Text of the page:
Kline was professor of mathematics at NYU, and from the 1950's-70's he was a rebellious voice in higher education. He expressed strong beliefs that the math curricula was misguided and ineffectual, taking particular aim at the New Math of his time. What I found so striking about his words was that his criticisms seemed just as relevant today as they did half a century ago. There are many of his views I could share with you but for this post I will select one.
Professor Kline believed that perhaps the greatest failing in math education occurred when it was divorced from the physical sciences. The date of this event may be hard to determine, but it probably occurred when a publisher created a textbook entitled Algebra and another Chemistry. He observed that many of the great mathematical minds of history were individuals who studied science; Descartes, Newton, and Gauss, to name a few. Throughout history, mathematics was the means in which scientific observations and deductions were made, but somewhere along the way formal education separated them into distinct subjects of study. Mathematics became a separate field of inquiry.
Kline felt that the failure of math education was not the fault of the student but of the material they were learning. Without science, or a connection to the physical world, math had lost its purpose. Learning mathematics for the "beauty of math" or the goal of learning more purposeless material would not benefit the majority of students.
What should we teach? We want material that will provide motivation, sustain the interest of the student, exhibit the methods of the operation peculiar to mathematics, and demonstrate the chief values of mathematics. I believe that the answer is to tie mathematics closely to the study of the physical world. I do not mean that mathematics should be buried in some corner of a physical science course but rather that we should motivate interpret, and apply mathematics through fundamental physical problems and of course include wherever possible the broader implications, largely cultural, of what mathematics has accomplished. Mathematics derives from the study of nature and is valuable mainly because of what it returns to nature. - Kline 1955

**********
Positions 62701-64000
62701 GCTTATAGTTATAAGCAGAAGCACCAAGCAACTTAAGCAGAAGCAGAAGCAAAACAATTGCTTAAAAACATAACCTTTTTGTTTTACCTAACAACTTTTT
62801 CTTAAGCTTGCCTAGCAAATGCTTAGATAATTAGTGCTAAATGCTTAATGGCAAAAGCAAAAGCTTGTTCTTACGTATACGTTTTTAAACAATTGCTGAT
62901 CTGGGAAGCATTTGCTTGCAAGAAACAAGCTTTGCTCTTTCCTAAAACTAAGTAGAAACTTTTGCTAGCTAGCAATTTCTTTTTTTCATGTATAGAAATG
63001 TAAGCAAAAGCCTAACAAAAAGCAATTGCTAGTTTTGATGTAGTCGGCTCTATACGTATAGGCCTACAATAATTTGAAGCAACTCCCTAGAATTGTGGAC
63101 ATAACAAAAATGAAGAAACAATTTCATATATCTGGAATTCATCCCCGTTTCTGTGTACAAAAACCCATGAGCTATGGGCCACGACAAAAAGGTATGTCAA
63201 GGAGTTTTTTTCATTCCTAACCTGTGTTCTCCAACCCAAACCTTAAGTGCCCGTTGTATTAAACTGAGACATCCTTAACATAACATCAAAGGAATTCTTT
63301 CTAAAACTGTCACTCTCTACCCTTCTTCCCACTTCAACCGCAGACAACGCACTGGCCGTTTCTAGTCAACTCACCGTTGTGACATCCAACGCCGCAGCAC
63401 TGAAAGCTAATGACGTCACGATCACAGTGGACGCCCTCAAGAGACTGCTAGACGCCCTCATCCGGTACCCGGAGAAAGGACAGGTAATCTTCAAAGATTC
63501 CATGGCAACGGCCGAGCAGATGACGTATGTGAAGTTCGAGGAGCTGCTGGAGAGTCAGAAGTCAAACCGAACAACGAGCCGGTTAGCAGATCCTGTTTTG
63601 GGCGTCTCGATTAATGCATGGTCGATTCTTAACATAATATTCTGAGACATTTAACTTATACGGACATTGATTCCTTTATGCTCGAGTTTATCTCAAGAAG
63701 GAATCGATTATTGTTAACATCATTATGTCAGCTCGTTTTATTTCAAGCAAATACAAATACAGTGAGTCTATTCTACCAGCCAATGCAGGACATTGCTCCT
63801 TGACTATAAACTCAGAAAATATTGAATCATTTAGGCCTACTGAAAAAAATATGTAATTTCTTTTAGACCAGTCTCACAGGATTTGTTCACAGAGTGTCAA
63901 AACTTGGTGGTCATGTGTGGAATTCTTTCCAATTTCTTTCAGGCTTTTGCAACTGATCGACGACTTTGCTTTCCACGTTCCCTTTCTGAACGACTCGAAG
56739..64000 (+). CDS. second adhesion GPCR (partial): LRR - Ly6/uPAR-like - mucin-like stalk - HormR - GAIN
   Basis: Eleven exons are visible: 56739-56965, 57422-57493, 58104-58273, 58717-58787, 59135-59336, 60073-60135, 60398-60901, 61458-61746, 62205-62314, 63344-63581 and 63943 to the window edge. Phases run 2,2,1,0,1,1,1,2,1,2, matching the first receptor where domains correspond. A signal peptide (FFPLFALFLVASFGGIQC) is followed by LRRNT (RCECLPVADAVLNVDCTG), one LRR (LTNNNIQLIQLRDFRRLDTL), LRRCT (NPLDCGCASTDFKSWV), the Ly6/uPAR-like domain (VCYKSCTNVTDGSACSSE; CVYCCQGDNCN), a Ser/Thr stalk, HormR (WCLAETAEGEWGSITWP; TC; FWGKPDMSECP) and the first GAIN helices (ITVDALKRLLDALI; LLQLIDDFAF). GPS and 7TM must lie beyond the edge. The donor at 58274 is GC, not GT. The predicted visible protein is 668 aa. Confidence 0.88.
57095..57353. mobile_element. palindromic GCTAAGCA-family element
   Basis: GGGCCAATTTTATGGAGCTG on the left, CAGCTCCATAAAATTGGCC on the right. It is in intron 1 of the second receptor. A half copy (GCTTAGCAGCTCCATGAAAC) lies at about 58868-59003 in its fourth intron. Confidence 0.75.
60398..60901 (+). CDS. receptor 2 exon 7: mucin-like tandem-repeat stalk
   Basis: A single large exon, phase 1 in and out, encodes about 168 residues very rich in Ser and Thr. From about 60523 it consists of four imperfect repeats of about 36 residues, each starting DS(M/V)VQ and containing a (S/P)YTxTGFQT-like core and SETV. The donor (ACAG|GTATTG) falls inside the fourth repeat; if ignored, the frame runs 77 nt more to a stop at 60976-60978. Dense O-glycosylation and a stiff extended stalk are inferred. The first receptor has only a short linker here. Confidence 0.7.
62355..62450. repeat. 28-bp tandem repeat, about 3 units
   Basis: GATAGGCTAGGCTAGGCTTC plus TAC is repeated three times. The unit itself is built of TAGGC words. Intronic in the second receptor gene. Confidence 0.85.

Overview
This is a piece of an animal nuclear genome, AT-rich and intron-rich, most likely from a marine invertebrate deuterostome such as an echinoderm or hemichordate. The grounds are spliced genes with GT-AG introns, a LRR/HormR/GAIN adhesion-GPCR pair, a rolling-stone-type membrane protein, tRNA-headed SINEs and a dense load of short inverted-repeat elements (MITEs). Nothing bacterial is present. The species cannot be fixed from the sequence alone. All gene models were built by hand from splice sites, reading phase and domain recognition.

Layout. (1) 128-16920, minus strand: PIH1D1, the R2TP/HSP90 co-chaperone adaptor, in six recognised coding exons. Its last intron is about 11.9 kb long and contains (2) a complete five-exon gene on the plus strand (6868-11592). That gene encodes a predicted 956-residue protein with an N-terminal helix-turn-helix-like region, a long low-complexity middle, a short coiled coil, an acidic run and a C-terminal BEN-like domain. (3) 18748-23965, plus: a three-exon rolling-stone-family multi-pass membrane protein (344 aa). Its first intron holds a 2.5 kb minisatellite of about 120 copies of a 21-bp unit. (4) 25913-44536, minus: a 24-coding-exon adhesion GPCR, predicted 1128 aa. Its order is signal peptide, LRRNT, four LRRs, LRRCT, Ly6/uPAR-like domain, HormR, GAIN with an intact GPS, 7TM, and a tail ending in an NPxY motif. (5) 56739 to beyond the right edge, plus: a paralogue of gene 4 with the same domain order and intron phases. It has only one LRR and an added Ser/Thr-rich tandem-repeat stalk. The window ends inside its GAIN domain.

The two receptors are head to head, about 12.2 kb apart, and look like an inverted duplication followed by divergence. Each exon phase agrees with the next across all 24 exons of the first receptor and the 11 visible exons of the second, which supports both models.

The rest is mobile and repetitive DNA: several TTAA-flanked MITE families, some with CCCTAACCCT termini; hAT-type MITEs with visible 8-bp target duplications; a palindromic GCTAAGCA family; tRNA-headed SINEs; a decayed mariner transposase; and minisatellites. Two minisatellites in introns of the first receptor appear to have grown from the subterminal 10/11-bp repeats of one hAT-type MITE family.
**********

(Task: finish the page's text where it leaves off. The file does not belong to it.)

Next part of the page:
If you are familiar with my site, then you can see how I took Professor Kline's words to heart. I have tried make connections from math to the physical world so that students can see how concepts are applied. Many of RWM's activities are suggested as cross-curricular content for science; perhaps there should be more. What I would suggest to you is that you find a way to reunite the disciplines this year in some way. Talk to your fellow teachers and try to make correlations in your instruction. Show the students how ideas and knowledge are related so that they can realize their learning has purpose.